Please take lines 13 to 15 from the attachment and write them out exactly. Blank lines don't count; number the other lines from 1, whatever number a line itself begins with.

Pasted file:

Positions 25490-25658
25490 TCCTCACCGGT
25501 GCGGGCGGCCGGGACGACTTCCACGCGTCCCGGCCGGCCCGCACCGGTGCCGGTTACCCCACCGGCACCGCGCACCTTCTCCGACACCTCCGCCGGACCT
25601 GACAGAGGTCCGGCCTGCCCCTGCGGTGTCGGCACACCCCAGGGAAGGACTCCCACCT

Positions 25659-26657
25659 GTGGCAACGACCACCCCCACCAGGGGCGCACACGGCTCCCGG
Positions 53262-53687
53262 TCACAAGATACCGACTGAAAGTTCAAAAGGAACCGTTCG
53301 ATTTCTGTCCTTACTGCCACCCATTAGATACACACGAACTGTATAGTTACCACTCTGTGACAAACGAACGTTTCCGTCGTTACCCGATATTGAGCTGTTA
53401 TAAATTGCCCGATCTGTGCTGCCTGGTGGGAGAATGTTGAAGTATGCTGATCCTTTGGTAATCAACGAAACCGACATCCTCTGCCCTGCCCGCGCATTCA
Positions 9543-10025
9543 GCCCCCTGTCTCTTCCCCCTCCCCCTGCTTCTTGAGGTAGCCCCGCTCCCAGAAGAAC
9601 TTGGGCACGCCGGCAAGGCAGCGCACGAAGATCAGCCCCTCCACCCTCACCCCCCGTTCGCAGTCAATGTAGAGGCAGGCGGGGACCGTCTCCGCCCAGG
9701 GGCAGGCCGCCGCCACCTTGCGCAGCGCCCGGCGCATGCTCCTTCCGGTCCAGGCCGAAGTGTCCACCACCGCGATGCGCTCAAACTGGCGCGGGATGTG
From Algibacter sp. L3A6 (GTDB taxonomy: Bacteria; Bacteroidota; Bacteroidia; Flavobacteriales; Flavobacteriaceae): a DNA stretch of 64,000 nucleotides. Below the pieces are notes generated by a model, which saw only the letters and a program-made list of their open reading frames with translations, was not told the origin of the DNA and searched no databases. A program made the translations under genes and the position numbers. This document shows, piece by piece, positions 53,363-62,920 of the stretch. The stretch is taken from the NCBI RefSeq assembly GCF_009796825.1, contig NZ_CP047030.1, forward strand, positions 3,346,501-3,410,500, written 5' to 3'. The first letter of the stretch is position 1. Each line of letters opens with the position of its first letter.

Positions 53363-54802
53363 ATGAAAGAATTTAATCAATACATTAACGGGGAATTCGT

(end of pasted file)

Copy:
9601 TTGGGCACGCCGGCAAGGCAGCGCACGAAGATCAGCCCCTCCACCCTCACCCCCCGTTCGCAGTCAATGTAGAGGCAGGCGGGGACCGTCTCCGCCCAGG
9701 GGCAGGCCGCCGCCACCTTGCGCAGCGCCCGGCGCATGCTCCTTCCGGTCCAGGCCGAAGTGTCCACCACCGCGATGCGCTCAAACTGGCGCGGGATGTG
From Algibacter sp. L3A6 (GTDB taxonomy: Bacteria; Bacteroidota; Bacteroidia; Flavobacteriales; Flavobacteriaceae): a DNA stretch of 64,000 nucleotides. Below the pieces are notes generated by a model, which saw only the letters and a program-made list of their open reading frames with translations, was not told the origin of the DNA and searched no databases. A program made the translations under genes and the position numbers. This document shows, piece by piece, positions 53,363-62,920 of the stretch. The stretch is taken from the NCBI RefSeq assembly GCF_009796825.1, contig NZ_CP047030.1, forward strand, positions 3,346,501-3,410,500, written 5' to 3'. The first letter of the stretch is position 1. Each line of letters opens with the position of its first letter.